YOKOHAMA, Japan _ French researchers presented a detailedanalysis of a new subtype HIV that is prevalent in West Africa and isoften not detected by HIV antibody tests.Called subtype O because it is an "outlier" or remotely related subtype,it is a genetically aberrant form of HIV-1 and antigenically distinctfrom other HIV-1 subtypes. It was first discovered in chimpanzees inCameroon, and now is believed to be the type of virus found in up to10 percent of HIV-1 infection in Cameroon.The subtype also has been identified in a handful of HIV-positivepeople from Cameroon now living in France and Belgium.HIV-1 has been divided into subtypes A through H, each of whichelicits a distinct antigen response in infected individuals. Until now, themost recent subtype identified was subtype H in Russia.Although subtype O appears to be limited almost entirely to WestAfrica, its features of diminished envelope bands makes it difficult todetect by most HIV antigen tests. More than half of the commerciallyavailable HIV antigen tests missed detection of nine subtype samples,at least once, said James George, an epidemiologist at the Centers forDisease Control and Prevention in Atlanta.George reported that the subtype O virus has not been reported in theU.S., dampening concerns that the virus could contaminate the bloodsupply. HIV antigen tests can be modified to make them sensitive tothe virus, but health officials from the U.S. and the World HealthOrganization said such action is not necessary except in the countrieswhere it has been identified.Research is continuing to determine the exact origin of the subtype andwhether it is more easily spread than other subtypes. One questionraised is why the subtype has arisen in a country with a moderateprevalence of the virus.In Other News From The Conferenceu Jay Levy, of the University of California at San Francisco's CancerResearch Institute, said baboons are a promising animal model forAIDS because they not only can be infected with HIV, but they alsodevelop AIDS.Levy said baboons have immune systems similar to humans and he isusing the animals to study how activated CD8+ cells prevent HIVinfection from progressing to full-blown AIDS. Levy added that whenAIDS develops only after CD8+ cells lose their anti-HIV activity.u The Community Programs for Clinical Research on AIDS, a branchof the National Institutes of Health, is conducting one of the largeststudies to date of oral ganciclovir for prevention of cytomegalovirusinfection (CMV), one of the most serious opportunistic diseasesacquired by HIV-infected patients.The study, which involves 995 CMV-infected volunteers at 16 sites inthe U.S., will be conducted through June 1995. Two-thirds of theparticipants will receive 12 capsules, or three grams, a day of oralganciclovir and the other third will receive a placebo.CMV normally causes a latent infection, but when AIDS is present, itcan cause blindness and gastrointestinal problems, such as diarrhea,wasting, severe pain and death. n081094HIV1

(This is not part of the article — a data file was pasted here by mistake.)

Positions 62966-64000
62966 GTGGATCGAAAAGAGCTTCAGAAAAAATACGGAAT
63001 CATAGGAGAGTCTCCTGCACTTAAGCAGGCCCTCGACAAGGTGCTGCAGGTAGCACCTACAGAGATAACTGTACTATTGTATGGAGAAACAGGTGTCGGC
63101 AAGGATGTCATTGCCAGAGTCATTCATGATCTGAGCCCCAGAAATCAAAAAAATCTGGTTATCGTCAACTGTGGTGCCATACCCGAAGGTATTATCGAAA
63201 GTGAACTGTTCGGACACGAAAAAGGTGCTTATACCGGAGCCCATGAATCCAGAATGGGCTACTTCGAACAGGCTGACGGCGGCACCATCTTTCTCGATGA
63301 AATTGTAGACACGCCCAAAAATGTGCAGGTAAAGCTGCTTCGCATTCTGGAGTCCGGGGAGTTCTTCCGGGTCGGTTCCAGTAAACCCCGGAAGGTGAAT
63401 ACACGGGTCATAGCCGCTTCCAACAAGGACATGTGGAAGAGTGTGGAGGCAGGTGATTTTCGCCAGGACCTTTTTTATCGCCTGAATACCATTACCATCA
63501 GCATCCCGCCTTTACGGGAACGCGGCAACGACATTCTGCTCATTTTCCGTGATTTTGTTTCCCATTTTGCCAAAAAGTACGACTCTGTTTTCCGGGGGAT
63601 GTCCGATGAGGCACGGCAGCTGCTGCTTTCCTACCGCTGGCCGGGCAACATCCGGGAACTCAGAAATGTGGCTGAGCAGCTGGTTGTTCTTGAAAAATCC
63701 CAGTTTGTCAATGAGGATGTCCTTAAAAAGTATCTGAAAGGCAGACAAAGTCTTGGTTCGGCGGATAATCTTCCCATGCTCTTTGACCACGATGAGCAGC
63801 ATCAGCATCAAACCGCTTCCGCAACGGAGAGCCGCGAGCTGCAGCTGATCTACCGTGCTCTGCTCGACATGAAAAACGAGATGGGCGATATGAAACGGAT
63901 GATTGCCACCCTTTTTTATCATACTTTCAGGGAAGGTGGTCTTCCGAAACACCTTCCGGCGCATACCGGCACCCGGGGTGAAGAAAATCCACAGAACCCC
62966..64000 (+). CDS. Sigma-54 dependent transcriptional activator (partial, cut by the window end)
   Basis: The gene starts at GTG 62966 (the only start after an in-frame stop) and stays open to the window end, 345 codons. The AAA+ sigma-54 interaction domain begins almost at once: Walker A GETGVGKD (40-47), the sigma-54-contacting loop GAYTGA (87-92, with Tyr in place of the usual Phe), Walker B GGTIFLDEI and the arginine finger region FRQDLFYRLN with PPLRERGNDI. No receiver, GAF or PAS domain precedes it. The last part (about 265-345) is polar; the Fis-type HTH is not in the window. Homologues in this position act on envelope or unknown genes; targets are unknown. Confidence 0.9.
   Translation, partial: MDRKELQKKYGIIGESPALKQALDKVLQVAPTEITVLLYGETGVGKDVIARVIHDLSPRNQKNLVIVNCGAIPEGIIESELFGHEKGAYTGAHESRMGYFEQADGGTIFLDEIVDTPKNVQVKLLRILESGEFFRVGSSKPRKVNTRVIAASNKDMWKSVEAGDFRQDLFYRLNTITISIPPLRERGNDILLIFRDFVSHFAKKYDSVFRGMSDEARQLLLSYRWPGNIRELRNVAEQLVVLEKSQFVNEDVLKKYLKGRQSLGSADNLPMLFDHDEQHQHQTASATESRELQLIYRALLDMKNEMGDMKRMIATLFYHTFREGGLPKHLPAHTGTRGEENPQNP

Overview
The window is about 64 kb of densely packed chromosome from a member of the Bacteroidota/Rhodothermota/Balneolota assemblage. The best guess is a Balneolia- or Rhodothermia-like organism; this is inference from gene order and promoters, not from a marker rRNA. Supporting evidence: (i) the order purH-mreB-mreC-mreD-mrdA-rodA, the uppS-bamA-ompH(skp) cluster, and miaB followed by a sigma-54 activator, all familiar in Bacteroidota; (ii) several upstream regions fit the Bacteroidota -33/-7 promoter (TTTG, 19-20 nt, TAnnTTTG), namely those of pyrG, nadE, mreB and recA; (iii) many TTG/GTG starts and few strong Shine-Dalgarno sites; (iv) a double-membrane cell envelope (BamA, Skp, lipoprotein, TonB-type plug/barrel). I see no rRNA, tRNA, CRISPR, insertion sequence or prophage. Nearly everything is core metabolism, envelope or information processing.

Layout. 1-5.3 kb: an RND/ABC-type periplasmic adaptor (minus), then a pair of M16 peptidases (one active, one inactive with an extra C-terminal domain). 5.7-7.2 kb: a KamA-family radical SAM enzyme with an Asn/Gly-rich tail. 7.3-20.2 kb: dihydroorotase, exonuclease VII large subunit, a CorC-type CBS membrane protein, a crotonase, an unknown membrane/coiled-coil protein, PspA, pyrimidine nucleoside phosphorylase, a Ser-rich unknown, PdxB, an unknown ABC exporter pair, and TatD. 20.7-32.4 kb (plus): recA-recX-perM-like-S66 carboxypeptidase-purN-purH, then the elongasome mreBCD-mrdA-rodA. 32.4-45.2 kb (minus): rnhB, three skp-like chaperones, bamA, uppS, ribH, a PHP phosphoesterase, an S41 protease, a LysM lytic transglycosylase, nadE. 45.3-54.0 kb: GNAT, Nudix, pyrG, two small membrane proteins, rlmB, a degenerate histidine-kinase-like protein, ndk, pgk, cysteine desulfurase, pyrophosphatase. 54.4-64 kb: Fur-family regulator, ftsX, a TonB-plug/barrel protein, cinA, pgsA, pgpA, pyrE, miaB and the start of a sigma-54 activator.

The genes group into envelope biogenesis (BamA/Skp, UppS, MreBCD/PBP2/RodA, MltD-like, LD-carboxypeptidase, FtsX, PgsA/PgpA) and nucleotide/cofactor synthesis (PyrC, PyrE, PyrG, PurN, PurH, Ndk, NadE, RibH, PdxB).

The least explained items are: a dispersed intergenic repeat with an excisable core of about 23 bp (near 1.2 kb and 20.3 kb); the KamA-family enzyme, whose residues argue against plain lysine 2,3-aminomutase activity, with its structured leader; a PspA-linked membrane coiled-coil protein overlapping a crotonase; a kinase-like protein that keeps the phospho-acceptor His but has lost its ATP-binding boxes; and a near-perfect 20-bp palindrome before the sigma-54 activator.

-- Skip Connett
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